Understanding The Importance Of EV Charging Infrastructure
India has approximately 5,300 operational public charging stations as of March 2023 and the government has set a target of having one charging station every three kilometre in cities and every 25 kilometre on highways
To fulfill its goal of becoming a global manufacturing destination, India must focus on reducing its overall cost of Logistics. At present, the cost of logistics in India is higher than those in most major economies. With rising fuel prices, transportation costs make up more than 50 per cent of the overall logistics costs. Commercial EVs are significantly lowering these costs and are a better transportation alternative to ICE vehicles, as the electricity charging costs for electric 3-wheelers, for instance, ranges between 50 to 60 paise per kilometre while the cost of fuel for IC engine-based counterparts can be upwards of Rs.5 per kilometre.
The Indian government set an ambitious goal of electrifying all new vehicles sold for commercial use by 2030 and drafted policies to encourage companies to transition towards all-electric fleets to foster environmental and economic sustainability. While major businesses and organisations with carbon neutrality mandates have been early adopters of EVs, the clear economic benefit of up to 70 per cent lower operating costs will prove to be the real driving force for the mass adoption of commercial EVs.
At present, last-mile applications have been driving commercial EV deployments primarily in tier-1 cities across India. These vehicles are typically charged overnight at hubs and are driven, on average, for 80km during the day, well within the range of most commercial EVs today. Therefore, intra-city last-mile commercial applications have not depended on public EV charging infrastructure since the practical matters of charging times and availability of the infrastructure have not mattered so far.
However, in order for commercial EV deployments to go beyond e-commerce logistics and penetrate traditional logistics applications that require longer run-time, “range anxiety” must be alleviated and energy must be available widely and on-demand, efficient charging infrastructure and a robust electric grid must be put in place to support the tremendous energy demand from EVs and finally, electricity from renewable sources must be used to energise EVs so that the sustainability benefits of EVs are truly harnessed.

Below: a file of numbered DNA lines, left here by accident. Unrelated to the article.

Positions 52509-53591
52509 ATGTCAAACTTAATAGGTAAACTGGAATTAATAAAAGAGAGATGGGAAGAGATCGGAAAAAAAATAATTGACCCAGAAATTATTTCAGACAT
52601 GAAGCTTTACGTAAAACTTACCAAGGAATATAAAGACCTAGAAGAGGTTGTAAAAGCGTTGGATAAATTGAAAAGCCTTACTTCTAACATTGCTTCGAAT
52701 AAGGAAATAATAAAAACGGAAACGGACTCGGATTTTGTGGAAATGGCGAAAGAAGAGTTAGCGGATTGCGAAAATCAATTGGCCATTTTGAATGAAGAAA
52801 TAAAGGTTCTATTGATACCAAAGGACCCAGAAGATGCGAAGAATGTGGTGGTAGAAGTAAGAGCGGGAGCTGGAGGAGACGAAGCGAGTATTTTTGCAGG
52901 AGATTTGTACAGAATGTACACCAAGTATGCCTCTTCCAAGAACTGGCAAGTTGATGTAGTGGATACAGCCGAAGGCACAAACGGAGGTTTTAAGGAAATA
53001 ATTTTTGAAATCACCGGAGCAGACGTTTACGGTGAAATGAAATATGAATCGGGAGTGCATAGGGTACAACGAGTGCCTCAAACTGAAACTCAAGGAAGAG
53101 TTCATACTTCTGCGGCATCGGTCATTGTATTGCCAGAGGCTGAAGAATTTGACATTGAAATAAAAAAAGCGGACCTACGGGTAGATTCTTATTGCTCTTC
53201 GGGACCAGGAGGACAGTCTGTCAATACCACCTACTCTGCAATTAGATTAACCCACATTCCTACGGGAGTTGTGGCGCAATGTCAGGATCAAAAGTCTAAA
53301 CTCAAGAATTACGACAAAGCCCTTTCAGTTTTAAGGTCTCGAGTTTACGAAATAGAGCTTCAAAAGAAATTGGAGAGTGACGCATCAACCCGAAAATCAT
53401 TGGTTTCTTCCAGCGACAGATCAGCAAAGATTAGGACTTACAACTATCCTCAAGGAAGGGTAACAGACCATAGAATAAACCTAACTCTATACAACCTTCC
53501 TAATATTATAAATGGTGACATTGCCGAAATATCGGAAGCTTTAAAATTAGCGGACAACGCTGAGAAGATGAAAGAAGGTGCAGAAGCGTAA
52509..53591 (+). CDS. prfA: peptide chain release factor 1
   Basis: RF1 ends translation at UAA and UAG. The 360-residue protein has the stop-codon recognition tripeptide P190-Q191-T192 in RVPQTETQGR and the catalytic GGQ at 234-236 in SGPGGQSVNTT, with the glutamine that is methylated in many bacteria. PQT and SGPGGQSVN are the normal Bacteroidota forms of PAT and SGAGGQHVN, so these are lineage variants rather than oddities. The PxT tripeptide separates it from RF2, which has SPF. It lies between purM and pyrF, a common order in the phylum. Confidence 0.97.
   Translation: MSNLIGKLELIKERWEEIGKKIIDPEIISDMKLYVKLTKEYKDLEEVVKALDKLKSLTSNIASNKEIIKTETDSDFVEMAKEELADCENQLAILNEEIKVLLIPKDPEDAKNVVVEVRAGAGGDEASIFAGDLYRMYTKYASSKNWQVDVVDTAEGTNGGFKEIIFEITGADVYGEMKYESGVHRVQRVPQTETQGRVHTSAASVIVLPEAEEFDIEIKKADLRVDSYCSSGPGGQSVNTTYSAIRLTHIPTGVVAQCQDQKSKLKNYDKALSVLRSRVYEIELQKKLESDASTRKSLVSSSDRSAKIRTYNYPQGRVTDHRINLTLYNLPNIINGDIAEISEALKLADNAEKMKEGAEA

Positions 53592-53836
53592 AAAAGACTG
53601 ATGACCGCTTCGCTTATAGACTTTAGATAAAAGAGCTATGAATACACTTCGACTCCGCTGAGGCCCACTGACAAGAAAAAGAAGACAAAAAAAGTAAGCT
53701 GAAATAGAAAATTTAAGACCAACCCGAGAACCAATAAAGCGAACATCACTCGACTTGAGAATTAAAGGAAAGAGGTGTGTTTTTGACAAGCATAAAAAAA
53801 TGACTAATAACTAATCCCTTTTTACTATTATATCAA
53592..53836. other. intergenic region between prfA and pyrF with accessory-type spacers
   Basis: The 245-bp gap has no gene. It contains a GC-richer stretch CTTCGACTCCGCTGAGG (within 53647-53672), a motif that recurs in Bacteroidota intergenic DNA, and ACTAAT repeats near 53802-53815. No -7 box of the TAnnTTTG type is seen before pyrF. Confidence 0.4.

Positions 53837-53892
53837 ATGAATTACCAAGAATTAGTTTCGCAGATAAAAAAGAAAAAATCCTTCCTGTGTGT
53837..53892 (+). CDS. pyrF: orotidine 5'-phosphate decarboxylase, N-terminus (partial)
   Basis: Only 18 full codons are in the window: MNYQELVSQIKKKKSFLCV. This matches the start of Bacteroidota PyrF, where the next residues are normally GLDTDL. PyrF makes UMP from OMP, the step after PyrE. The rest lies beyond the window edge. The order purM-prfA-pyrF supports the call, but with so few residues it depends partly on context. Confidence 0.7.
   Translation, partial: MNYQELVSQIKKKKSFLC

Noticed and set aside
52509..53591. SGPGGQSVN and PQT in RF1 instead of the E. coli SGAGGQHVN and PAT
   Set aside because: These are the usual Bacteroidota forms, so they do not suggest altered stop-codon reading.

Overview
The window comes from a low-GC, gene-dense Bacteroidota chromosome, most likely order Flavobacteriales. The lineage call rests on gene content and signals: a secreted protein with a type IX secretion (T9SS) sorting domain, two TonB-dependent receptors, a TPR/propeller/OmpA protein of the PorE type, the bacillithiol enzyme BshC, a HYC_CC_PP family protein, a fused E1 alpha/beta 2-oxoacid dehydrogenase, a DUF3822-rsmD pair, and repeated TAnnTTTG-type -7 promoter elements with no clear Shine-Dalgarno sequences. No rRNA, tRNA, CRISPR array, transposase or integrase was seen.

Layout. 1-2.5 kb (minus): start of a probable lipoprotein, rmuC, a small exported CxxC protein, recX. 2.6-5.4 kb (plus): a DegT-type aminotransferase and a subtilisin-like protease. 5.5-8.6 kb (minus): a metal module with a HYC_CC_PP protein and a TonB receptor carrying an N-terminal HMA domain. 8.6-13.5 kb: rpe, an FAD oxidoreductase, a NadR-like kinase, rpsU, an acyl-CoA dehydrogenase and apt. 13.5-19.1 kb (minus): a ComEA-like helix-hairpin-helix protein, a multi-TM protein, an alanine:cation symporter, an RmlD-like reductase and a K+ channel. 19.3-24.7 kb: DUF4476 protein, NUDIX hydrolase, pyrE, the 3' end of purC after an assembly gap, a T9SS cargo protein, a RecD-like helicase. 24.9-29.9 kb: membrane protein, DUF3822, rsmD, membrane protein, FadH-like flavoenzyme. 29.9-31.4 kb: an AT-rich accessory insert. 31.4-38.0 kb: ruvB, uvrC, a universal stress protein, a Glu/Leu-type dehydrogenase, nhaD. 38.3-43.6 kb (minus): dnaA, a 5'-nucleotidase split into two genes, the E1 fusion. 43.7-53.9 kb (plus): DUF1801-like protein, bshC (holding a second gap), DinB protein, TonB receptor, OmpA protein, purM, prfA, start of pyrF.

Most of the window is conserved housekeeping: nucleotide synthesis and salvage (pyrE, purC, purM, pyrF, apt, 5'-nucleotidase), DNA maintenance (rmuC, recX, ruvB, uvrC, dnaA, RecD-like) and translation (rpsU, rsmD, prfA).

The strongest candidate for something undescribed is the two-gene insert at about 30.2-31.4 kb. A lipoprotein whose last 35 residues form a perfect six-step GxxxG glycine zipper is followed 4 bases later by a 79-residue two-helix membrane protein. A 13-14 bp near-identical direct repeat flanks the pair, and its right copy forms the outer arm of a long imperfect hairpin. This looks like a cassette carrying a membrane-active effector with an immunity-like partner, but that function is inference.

The industry has been pursuing several static charging solutions such as fast charging and battery swapping. Even dynamic charging solutions such as electrified highways are being considered. For instance, a permanent electrified highway, likely outfitted either with an inductive or conductive system, has recently been announced in Sweden by borrowing ideas from Electric Trains and trams, one of the world’s most successful and widely deployed Electric Vehicles over the last century. Electric trains draw energy to power their electric powertrains either through an overhead catenary or through an energised third rail.
While some of these ideas are still on the drawing boards, innovations and investments in fast charging and battery-swapping infrastructure are already being pursued aggressively. The next few years will see an increased footprint of these technologies across tier-1, tier-2, and rural markets. Recently some innovative start-ups have started developing proprietary charging technologies that will reduce charging time to as low as 15 minutes. These technologies will dramatically improve fleet usage and even reduce the size of the battery packs in the vehicles, thus improving the operating economics of the owners of commercial EV fleets even further.
Taking into consideration both passenger and commercial EV needs, the Indian government has set a target of having one charging station every three kilometre in cities and every 25 kilometre on highways.